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Celebrity Cruises has been giving customers unforgettable experiences since the company was founded in 1988. In an industry built on customer experience, Celebrity stands out with its stellar loyalty program, top-notch data analytics, and passion for responding to customer feedback.
Loyalty360 sat down with Lee Moreau, Director of Loyalty, and Anne Ueno, Director of Digital Marketing, to talk about what makes Celebrity Cruises unique in its commitment to customer experience.
Can you define customer loyalty, and what it means for Celebrity Cruises?
Moreau: Customer loyalty, to me, is having a customer come aboard our ship, have an amazing experience on their trip, and get excited about coming back for another cruise with us.
Ueno: One thing we’ve definitely seen in the industry is that cruisers talk; they love to tell their friends about the experience, whether it was good or bad. Our focus is to be a part of that conversation, and to leverage that feedback so that we can try to build brand advocacy. We’d really like to move away from business-to-consumer marketing, and move more toward consumer-to-consumer marketing.
What kind of metrics are you using to measure customer loyalty?
Moreau: We’re able to access statistics like frequency of sailing and what percentage of any given cruise consists of loyalty. These are helpful in steering our decision-making process, and we’re also able to look at this data across international markets.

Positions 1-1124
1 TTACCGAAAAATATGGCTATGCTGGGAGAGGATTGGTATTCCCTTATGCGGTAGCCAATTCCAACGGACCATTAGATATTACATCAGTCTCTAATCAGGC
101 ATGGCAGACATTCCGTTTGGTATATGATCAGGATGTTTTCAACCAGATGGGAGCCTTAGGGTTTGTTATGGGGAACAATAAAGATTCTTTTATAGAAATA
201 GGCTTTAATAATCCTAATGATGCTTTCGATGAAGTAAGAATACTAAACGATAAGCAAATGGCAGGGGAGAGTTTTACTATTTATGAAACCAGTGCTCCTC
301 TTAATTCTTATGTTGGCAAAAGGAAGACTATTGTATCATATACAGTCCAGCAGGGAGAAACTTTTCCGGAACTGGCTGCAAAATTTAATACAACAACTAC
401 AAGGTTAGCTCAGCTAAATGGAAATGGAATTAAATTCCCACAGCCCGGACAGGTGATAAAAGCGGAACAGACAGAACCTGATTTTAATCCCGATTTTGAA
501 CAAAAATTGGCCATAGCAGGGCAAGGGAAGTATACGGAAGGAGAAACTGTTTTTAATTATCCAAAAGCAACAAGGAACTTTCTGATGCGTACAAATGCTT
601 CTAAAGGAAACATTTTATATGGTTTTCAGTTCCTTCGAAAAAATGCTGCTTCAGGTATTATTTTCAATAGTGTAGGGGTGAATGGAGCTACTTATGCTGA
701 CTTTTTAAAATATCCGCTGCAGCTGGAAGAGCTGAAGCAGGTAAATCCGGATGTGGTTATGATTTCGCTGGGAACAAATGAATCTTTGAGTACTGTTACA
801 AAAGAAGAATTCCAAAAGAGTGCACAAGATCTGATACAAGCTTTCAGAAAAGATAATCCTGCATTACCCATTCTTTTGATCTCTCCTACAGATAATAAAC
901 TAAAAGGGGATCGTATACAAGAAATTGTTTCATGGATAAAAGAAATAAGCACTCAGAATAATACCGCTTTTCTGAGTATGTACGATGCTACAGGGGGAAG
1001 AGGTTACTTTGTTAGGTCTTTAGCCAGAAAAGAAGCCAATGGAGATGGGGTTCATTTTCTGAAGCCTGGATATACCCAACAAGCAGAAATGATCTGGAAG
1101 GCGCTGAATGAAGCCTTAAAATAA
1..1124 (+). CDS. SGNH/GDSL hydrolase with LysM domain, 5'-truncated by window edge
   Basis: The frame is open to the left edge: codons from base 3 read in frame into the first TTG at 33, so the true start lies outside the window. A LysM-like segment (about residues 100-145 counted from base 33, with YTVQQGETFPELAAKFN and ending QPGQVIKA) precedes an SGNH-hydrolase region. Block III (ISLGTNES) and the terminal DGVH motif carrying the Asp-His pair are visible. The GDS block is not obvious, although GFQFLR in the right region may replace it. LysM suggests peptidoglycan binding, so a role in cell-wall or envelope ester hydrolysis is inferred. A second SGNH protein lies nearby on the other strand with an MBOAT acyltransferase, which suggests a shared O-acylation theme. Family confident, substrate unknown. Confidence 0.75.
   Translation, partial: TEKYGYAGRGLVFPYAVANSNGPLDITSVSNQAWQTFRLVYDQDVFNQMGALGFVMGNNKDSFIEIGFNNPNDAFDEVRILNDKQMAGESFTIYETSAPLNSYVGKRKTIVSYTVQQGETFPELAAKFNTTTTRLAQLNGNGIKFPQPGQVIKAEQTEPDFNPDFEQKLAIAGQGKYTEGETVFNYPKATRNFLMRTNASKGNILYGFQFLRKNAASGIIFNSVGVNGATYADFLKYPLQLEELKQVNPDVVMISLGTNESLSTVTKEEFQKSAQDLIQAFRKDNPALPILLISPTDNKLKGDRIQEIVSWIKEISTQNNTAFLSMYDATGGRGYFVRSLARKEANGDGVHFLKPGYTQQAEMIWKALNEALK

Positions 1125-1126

We already had a lot of ways to slice and dice the data, and then just within the last six months we gained access to new technology that allows us to gain an even better perspective on the information. We’re excited to see what we can do with that data analysis to improve the experience we provide to our customers moving forward.
Ueno: We’re also able to measure customer sentiment on our digital channels, whether that’s social media or a peer-sharing site like Cruise Critic. We can see that qualitative data whether it’s positive, negative, or neutral, and use that to drive change as well.
Speaking of social media, how is that channel being used differently by Celebrity Cruises compared to a year ago? How do you see that changing in a year from now?
Moreau: About a year ago, we didn’t have much of a social media footprint at all. We’ve been making a strong effort to grow and to improve our social media presence, particularly because we understand that our product is fun to talk about. People are looking for opportunities to share their cruise experiences. If we can capitalize on that, and take advantage of the natural desire to share with peers, that’s really going to be the way into the future.
Ueno: Compared to in the past, we’re now looking at social media more as a way to tell our brand story. It can also be a full-fledged customer service platform, and we have an entire team dedicated to that as well. Travel goes hand-in-hand with visual sharing so our Instagram, which started as something we were barely using, has really grown and now has over 50,000 followers.
Can you talk a little bit about the structure of your loyalty program and how it came about?